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TWINS: Team wears special T-shirts to support GM Ryan in cancer fight

by Mike McFeely

Fort Myers, Fla.

All 110 Minnesota Twins players and staff wore black T-shirts that read "Stand Up To Cancer" on Saturday during the team's first full-squad workout. They also posed for a picture that was sent back to Minnesota so the team's popular general manager could see it.

Twins manager Ron Gardenhire wears a "Stand Up To Cancer" T-shirt Saturday.

Longtime GM Terry Ryan is back in Minnesota resting after having a cancerous lump removed from his neck Feb. 11. The gesture and photo were meant to show the team's support for Ryan.

"Our players were very interested in sending the message back to Terry that we all miss him and want him to get better and recover soon," said Ryan's assistant GM, Rob Antony. 

Terry Ryan

Ryan's absence is noticeable in Fort Myers. He's been with the Twins since the mid-1980s and hadn't missed a spring training prior to this year.

Ryan had his one-week post-surgery checkup a couple of days ago. Antony said the report was favorable.

"He was pleased with the news and doctors were pleased he was feeling well," Antony said. "But it's going to be slow, long process for him. He's a tough guy but he understands he needs to take the time to rest and recuperate."

I talked with Ryan at Twins Fest at Target Field in late January and he seemed pleased with his off-season signings of free-agent pitchers Ricky Nolasco and Phil Hughes. Antony said he talked with Ryan recently and the GM had a lot of questions about what was happening in Fort Myers. But there are no plans for Ryan to get more involved in the daily operations of the Twins, or to make the trip to southwest Florida anytime soon.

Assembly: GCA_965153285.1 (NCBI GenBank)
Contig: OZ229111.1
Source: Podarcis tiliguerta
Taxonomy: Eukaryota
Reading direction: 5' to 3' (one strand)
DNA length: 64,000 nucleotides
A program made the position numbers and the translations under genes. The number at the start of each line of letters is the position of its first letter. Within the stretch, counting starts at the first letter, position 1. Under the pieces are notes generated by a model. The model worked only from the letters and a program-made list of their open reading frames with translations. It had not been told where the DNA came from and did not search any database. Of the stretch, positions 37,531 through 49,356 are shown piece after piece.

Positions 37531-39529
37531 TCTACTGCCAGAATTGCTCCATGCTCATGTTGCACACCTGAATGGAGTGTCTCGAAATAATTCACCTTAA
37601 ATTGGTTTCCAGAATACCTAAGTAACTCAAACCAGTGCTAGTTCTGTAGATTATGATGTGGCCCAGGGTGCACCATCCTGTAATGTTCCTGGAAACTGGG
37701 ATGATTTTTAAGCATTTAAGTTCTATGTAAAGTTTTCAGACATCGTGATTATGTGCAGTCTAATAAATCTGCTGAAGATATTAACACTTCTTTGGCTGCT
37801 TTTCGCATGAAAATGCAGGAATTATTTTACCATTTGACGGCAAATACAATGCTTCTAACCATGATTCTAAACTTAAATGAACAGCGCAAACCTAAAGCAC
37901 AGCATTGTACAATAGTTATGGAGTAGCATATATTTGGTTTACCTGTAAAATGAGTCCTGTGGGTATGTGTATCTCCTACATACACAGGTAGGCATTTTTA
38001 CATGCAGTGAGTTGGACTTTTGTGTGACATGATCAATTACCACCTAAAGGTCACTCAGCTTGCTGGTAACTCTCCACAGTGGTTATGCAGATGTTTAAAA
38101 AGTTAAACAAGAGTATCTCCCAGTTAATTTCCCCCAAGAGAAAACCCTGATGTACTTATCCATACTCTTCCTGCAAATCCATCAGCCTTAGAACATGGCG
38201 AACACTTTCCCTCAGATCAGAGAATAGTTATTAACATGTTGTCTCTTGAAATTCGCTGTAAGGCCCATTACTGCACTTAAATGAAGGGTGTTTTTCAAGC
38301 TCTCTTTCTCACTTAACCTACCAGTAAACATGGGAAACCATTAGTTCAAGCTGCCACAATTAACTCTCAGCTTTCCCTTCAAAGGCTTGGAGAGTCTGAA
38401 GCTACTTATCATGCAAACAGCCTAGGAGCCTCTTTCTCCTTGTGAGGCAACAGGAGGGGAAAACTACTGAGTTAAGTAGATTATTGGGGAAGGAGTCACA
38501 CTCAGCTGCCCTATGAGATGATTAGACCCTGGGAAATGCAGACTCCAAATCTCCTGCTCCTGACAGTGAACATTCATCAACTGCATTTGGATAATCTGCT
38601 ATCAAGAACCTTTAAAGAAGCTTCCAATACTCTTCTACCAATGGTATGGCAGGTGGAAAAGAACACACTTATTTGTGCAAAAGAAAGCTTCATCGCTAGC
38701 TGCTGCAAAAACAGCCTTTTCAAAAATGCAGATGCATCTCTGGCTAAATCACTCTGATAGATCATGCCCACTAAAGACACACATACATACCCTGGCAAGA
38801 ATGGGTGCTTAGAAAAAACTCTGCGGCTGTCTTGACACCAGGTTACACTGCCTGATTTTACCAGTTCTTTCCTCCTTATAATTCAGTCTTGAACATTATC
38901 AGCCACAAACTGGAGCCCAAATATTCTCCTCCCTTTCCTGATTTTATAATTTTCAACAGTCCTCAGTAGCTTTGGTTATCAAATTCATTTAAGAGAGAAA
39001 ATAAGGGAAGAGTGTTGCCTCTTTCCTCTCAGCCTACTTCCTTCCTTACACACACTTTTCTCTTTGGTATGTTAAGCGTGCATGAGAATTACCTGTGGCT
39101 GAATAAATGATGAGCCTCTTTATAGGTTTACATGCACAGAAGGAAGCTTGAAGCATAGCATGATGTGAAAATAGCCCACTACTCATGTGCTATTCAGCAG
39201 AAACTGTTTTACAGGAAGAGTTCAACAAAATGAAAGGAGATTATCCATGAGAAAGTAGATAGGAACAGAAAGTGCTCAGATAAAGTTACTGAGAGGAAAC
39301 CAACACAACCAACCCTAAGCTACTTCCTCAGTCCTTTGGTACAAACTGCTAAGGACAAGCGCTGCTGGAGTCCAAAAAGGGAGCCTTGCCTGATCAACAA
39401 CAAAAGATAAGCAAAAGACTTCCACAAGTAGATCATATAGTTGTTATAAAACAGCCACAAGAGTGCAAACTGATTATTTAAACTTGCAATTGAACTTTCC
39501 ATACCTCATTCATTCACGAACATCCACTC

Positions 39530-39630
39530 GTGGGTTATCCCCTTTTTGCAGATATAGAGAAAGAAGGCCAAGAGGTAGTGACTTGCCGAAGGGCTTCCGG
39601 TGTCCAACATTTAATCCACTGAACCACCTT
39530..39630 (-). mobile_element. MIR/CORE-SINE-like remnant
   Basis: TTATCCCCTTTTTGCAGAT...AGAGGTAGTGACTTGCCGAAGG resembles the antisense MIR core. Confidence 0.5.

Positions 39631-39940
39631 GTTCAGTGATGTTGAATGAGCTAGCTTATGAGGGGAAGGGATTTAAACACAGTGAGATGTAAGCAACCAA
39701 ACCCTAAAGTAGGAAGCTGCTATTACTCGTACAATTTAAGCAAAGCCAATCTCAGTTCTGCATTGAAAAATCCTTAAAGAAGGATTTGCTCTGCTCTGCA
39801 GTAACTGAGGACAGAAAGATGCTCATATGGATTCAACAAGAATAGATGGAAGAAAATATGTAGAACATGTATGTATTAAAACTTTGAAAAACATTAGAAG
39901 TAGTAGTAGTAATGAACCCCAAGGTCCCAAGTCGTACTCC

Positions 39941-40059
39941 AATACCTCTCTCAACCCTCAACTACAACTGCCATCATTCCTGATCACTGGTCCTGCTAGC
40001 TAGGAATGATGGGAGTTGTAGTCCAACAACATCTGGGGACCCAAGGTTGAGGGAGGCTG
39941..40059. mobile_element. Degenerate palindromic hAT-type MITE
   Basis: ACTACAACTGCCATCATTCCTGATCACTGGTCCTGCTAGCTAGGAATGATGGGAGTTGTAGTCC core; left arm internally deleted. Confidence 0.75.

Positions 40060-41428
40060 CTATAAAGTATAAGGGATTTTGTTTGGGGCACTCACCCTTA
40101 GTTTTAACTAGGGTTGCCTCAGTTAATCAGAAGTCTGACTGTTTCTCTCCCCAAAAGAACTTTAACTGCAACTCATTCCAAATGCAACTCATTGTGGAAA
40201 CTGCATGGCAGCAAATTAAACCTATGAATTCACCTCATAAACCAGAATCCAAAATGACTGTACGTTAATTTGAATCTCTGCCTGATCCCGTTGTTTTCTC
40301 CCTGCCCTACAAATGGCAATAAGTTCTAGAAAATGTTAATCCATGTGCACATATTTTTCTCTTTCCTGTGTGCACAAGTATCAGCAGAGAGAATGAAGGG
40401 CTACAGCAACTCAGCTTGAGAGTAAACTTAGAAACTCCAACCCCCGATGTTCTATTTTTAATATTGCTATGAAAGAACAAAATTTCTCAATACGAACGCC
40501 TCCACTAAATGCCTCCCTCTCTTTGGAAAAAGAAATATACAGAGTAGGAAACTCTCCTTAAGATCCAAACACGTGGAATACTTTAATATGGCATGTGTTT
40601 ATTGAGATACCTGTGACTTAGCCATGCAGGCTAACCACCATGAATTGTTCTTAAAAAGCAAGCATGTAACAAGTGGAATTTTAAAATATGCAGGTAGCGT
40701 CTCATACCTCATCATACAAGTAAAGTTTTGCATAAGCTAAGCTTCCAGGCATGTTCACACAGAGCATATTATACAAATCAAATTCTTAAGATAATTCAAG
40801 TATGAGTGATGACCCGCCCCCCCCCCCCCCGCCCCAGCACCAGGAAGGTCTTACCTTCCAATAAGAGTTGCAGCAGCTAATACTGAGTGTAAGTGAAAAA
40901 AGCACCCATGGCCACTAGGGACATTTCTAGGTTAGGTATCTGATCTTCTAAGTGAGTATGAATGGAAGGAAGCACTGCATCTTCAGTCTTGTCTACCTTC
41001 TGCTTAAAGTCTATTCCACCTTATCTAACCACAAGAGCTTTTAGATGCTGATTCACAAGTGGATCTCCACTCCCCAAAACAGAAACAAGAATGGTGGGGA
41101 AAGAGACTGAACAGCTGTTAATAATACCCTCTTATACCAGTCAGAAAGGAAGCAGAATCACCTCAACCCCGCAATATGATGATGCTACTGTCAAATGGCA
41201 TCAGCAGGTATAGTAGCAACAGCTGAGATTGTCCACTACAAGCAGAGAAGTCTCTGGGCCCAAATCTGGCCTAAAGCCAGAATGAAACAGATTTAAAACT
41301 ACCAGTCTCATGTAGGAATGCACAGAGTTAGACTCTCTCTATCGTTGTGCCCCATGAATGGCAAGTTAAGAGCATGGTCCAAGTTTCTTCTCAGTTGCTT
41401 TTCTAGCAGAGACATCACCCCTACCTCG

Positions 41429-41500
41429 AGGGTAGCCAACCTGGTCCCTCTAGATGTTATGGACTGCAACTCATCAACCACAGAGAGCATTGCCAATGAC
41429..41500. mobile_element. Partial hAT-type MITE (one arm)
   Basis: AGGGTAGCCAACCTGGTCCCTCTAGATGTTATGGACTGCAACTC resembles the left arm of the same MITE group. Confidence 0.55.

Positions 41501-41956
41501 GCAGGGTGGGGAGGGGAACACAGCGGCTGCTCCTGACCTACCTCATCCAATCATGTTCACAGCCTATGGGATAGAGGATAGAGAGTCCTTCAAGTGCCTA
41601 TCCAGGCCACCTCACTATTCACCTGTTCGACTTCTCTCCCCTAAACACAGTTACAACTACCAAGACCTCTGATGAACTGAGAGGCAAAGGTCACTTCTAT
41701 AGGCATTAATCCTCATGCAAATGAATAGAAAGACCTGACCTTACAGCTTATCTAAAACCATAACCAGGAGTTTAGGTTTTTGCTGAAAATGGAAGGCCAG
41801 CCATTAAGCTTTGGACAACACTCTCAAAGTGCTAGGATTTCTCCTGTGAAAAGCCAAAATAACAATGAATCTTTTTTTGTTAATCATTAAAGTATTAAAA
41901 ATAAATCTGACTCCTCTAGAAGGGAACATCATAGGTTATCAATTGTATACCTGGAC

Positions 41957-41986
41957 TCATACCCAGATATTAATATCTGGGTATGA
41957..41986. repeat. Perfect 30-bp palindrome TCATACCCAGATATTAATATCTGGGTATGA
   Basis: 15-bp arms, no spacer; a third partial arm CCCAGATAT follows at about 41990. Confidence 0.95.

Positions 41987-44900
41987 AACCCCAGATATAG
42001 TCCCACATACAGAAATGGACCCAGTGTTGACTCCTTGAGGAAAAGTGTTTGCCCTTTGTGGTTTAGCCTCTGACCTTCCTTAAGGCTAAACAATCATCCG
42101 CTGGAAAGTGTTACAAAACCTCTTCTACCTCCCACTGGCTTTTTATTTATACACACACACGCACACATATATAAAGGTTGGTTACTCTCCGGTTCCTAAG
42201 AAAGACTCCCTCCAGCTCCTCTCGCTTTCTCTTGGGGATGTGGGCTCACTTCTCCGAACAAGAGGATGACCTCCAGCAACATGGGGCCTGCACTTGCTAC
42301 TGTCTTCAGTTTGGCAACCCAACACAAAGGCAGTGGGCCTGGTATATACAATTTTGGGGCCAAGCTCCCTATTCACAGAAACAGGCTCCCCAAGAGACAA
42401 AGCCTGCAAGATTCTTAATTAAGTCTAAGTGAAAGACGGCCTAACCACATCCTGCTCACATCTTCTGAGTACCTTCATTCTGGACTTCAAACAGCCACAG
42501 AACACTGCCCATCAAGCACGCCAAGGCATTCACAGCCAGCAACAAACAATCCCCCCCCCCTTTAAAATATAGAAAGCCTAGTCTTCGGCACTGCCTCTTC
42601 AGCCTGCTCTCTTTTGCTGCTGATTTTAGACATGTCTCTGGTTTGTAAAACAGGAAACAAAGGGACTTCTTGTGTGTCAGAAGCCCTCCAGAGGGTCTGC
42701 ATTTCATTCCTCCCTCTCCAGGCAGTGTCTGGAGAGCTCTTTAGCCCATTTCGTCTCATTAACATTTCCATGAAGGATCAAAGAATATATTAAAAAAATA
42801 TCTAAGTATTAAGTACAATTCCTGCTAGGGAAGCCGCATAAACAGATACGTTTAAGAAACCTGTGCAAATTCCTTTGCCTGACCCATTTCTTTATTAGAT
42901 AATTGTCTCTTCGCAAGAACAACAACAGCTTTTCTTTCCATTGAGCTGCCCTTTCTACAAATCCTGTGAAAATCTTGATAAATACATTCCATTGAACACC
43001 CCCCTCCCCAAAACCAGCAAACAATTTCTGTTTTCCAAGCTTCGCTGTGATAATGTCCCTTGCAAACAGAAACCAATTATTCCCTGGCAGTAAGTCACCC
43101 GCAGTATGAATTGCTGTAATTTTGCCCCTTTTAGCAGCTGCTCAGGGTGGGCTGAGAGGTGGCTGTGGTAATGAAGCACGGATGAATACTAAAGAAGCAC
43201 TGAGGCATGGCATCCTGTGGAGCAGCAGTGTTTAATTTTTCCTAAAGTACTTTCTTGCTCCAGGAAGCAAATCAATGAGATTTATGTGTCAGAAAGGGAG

"He's a fighter and this won't get the best of him. We know he will do everything he needs to do. He's a competitor and he's as stubborn as the day is long, so we don't have any doubt he can conquer this," Antony said. "I told him he's going to have to call me when he feels up to it and then we can discuss what's going on. I want to get his opinion but at the same time I don't want to call him when he's not having a great day or if he's tired or whatever. We want to leave it up to him to call us when he feels up to it."

In addition to showing support for Ryan, the T-shirts were also a way to raise awareness about cancer. Antony said most people know somebody who has been affected by the disease.

"It's also an opportunity raise awareness for all the people who are battling cancer or are cancer survivors," Antony said. "It's more about the Stand Up to Cancer today than it is about the Twins."

You can find more information about the organization at http://www.standup2cancer.org/

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